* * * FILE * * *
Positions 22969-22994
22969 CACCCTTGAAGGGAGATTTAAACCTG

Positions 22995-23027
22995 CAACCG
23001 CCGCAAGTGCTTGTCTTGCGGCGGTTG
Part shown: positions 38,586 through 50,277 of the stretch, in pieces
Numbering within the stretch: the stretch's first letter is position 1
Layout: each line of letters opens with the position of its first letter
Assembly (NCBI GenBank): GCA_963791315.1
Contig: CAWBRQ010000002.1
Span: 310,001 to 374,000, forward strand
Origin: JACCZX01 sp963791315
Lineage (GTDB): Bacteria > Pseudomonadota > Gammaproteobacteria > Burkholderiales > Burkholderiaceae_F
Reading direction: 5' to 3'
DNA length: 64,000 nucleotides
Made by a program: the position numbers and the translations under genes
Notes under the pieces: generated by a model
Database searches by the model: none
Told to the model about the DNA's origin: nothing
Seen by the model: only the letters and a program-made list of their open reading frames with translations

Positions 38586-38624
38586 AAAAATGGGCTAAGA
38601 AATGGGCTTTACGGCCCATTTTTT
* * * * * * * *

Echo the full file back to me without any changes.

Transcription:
Positions 22969-22994
22969 CACCCTTGAAGGGAGATTTAAACCTG

Positions 22995-23027
22995 CAACCG
23001 CCGCAAGTGCTTGTCTTGCGGCGGTTG
Part shown: positions 38,586 through 50,277 of the stretch, in pieces
Numbering within the stretch: the stretch's first letter is position 1
Layout: each line of letters opens with the position of its first letter
Assembly (NCBI GenBank): GCA_963791315.1
Contig: CAWBRQ010000002.1
Span: 310,001 to 374,000, forward strand
Origin: JACCZX01 sp963791315
Lineage (GTDB): Bacteria > Pseudomonadota > Gammaproteobacteria > Burkholderiales > Burkholderiaceae_F
Reading direction: 5' to 3'
DNA length: 64,000 nucleotides
Made by a program: the position numbers and the translations under genes
Notes under the pieces: generated by a model
Database searches by the model: none
Told to the model about the DNA's origin: nothing
Seen by the model: only the letters and a program-made list of their open reading frames with translations

Positions 38586-38624
38586 AAAAATGGGCTAAGA
38601 AATGGGCTTTACGGCCCATTTTTT